However, REACH (Registration, Evaluation, Authorisation and restriction of Chemicals) and California Proposition 65 are both applicable.

    Buyers in the United States must also ensure compliance with country of origin labelling requirements, which in the case of watches refer to the origin of the movement. As such, an Automatic or Mechanical Watch with a Japanese movement, may therefore be labelled as following:

    • Japanese Movement
    • Japan Movt
    • Japanese Movement / Made in China
    • Japanese Movement / Assembled in China

    However, it’s important to highlight that this requires the movement to be assembled in the advertised country of origin. Some movements use foreign (i.e., Swiss or Japanese) parts, while the movements are, just like the final product, assembled in China. You need to be sure before you submit print files to your supplier, as improper labelling may result in a forced recall. That said, all reputable watch manufacturers clearly state the country of assembly on their websites.

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  • 3 Responses to “Importing Automatic and Mechanical Watches from China: A Complete Guide

    1. Tzu Fiore at 9:49 am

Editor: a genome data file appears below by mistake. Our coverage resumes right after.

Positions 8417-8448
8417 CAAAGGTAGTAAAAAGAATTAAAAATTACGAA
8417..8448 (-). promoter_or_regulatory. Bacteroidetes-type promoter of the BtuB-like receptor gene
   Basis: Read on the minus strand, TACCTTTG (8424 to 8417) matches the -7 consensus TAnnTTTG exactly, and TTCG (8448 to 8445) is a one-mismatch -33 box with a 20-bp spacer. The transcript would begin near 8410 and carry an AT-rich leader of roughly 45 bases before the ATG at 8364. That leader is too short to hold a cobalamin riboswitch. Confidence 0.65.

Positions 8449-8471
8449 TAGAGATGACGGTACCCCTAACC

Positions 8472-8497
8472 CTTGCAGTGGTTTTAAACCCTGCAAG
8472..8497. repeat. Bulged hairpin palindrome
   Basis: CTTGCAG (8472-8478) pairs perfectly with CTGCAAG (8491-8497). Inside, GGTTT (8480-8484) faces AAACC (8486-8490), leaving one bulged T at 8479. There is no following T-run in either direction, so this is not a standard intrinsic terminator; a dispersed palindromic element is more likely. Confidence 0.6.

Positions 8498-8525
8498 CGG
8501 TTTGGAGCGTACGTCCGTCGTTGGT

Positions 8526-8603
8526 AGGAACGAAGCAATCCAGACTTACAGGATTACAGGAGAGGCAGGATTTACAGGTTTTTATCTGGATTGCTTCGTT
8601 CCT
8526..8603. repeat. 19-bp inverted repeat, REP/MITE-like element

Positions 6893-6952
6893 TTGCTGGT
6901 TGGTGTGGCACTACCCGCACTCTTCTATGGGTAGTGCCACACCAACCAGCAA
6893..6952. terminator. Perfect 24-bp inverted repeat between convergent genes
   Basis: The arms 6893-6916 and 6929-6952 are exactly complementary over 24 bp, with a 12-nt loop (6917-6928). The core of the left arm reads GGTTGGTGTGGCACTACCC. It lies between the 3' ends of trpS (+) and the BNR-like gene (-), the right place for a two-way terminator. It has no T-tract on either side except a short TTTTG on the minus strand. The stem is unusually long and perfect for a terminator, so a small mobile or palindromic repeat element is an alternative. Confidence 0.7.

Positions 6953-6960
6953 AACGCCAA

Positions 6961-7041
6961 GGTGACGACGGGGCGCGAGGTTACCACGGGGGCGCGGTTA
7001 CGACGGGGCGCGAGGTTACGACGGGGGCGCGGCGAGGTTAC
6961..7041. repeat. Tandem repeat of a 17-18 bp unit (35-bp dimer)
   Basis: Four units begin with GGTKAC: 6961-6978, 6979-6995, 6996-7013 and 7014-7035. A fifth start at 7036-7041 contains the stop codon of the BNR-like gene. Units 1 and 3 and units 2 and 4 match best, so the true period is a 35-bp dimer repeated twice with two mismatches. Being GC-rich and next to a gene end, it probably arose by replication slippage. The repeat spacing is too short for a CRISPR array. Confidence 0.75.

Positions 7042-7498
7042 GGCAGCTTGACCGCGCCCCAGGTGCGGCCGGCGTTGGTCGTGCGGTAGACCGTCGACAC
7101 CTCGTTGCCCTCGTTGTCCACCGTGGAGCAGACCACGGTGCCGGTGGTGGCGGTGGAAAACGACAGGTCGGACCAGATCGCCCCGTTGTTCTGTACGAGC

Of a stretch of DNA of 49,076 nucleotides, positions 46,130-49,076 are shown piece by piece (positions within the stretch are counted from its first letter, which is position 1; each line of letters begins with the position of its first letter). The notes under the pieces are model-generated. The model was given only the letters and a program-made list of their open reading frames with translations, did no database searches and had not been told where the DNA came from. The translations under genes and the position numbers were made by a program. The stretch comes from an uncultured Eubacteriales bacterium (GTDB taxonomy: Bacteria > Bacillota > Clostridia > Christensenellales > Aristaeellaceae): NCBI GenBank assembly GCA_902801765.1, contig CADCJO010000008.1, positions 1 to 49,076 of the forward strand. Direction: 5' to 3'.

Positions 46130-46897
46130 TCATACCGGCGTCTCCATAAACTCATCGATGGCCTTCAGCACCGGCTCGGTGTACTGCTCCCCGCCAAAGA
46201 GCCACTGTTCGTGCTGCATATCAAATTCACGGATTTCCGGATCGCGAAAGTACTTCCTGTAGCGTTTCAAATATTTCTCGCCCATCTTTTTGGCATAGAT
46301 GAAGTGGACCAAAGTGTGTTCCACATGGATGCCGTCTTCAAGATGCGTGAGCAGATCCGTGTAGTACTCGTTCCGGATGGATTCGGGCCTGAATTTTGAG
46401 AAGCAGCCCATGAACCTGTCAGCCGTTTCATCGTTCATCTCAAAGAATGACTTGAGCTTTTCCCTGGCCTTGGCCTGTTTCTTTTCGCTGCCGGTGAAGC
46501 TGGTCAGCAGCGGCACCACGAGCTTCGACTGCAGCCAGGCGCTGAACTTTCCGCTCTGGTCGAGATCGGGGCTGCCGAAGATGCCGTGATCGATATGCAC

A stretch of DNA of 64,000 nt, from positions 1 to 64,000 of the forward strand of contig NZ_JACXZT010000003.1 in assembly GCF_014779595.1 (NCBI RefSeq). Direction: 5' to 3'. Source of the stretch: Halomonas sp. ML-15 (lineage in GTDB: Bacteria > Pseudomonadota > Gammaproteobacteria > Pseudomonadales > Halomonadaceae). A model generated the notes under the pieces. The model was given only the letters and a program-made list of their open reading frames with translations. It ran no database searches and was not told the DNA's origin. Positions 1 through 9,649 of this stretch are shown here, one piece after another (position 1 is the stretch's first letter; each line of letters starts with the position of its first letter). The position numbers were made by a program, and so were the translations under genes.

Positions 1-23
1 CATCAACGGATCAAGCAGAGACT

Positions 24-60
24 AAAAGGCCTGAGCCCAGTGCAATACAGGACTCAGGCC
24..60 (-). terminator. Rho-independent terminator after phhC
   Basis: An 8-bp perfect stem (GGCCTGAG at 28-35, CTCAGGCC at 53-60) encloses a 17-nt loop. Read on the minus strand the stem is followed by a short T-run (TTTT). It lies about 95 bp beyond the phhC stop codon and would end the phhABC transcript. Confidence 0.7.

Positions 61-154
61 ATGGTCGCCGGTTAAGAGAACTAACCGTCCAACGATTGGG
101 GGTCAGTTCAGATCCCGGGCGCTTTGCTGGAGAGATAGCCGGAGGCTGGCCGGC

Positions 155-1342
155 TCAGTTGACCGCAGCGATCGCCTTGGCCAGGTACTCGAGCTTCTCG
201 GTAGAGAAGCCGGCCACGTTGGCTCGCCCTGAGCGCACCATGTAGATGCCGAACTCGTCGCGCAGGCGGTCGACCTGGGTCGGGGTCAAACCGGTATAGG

Very Nice and amazingly written blog. I really like it, I really loved to wear automatic mechanical or quartz movement. Thanks for sharing it.

    2. Levi I Neely at 2:29 am

      Hi there! I really love the site and have just now stumbled onto it as I’m in the process of developing my first watch. I am wishing to source movements from the TMI LTD company which is in Hong Kong, but my manufacturer is in Shenzhen, and it seems like there is difficulty getting the movements from Hong Kong to Shenzhen. Can you tell me why it is difficult to bring movements into Shenzhen from Hong Kong? Also, do you know of a transport service that can bring them from one place to the other? Thanks for your great information and website.

      1. ChinaImportal at 7:26 am

        Hi Levi,

        This is strange. There should not be any issues obtaining TMI / Seiko movements in Shenzhen